Bridgeport PD to be reimbursed for cost of body camera program

March 28, 2019

BRIDGEPORT — The city’s police department is expected to be reimbursed for the more than $1 million spent on the body and dashboard camera program that went live last summer.

The department is set to be reimbursed for $1,150,449 for the purchase of the cameras and video storage devices. The reimbursement goes through the State Bond Commission, which is next scheduled to meet on April 2 in Hartford.

“The timing for this funding could not be better in light of the miscommunications between our police and our community,” said state Sen. Marilyn Moore, D-Bridgeport. “These cameras will help support the police in the way of transparency and give the community solid proof of what transpires during incidents. Increased transparency is good for the people of Bridgeport and our public safety officers.”

Various other state senators and state representatives for praised the state for moving forward with the reimbursement.

“In the relatively short amount of time they have been in use, body cameras have been a key investigative tool in a number of important cases,” said state Rep. Chris Rosario, D-Bridgeport. “I thank the governor for supporting this funding for Bridgeport and consider it a good investment that will have a positive impact on overall public safety.”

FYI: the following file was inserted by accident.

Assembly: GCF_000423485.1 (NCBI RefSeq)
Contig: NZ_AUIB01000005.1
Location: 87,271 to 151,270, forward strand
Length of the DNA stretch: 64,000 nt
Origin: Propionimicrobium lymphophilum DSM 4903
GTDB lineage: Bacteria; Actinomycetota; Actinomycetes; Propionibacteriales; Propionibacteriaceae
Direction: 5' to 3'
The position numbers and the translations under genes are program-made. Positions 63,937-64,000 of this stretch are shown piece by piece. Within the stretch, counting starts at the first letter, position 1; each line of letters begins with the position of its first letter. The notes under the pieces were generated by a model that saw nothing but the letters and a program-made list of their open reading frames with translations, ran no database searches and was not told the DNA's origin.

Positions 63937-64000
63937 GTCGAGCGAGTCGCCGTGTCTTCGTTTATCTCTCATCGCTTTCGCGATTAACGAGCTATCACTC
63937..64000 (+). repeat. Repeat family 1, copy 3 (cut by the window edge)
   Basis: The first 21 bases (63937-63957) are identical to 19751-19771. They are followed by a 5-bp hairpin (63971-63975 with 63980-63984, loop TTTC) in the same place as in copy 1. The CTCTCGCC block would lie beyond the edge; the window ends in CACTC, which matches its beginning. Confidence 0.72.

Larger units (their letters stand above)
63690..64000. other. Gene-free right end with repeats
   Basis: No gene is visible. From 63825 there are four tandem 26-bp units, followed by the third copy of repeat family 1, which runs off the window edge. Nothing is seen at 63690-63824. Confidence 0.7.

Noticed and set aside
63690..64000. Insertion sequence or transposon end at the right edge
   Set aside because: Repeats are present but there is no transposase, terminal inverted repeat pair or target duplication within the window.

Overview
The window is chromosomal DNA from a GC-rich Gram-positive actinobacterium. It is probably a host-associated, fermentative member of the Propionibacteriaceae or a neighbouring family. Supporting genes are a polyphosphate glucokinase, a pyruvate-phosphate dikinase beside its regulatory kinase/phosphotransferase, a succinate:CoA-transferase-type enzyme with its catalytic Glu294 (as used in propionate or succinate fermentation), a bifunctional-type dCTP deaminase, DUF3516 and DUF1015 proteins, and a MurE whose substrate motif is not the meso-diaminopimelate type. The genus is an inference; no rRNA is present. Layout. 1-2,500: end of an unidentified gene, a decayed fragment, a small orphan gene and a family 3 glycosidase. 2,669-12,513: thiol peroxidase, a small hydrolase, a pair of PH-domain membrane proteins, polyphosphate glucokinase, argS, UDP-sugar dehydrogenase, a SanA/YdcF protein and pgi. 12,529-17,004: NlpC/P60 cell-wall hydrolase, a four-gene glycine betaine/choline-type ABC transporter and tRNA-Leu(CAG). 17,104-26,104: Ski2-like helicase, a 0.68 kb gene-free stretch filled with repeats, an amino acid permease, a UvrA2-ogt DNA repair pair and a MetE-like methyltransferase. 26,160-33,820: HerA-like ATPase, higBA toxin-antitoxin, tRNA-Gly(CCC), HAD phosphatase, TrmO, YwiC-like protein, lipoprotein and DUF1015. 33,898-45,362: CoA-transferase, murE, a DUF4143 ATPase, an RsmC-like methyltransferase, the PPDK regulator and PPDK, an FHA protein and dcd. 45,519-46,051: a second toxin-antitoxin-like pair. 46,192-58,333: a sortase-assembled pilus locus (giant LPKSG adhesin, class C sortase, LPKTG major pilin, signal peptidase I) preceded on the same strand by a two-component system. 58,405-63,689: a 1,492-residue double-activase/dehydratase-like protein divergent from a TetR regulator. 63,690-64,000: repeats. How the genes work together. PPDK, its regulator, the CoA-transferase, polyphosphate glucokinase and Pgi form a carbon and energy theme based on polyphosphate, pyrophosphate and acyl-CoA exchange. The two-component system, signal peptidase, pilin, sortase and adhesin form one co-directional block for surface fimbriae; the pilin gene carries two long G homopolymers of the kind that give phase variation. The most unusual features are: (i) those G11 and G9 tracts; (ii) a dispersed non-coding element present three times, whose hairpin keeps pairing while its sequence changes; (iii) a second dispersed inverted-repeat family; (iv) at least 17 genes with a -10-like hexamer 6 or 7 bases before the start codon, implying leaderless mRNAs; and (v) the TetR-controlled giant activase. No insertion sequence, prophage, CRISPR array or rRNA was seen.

The cost of the program was handled through a reimbursement federal grant, officials said after the department announced it. The cost included cameras ans five years of unlimited, guaranteed storage.

Training was completed for all 255 patrol, traffic, K9 and Tactical Nartocitcs Team officers. Dashboard cameras were installed in 97 police vehicles.

Back in January 2018, Police Chief Armando Perez said the department was looking into a pilot program for officers to test out different products from different vendors. By February 2018, the pilot program began.

Between the end of the program ran from Feb. 1 to April 30, 2018. There was a lot of behind the scenes work, including figuring out who would be in charge of monitoring the stored footage — and handling media requests for footage from incidents — and installing technology to move forward with the program.

In 2015 then Police Chief Joseph Gaudette said he wanted to push for officers to wear body cameras.

In the years following that, activists and community members called for body cameras to improve transparency and to ensure police are held accountable for their actions. The fatal police-involved shooting of 15-year-old Jayson Negron on May 9, 2017, was a driving factor behind that push.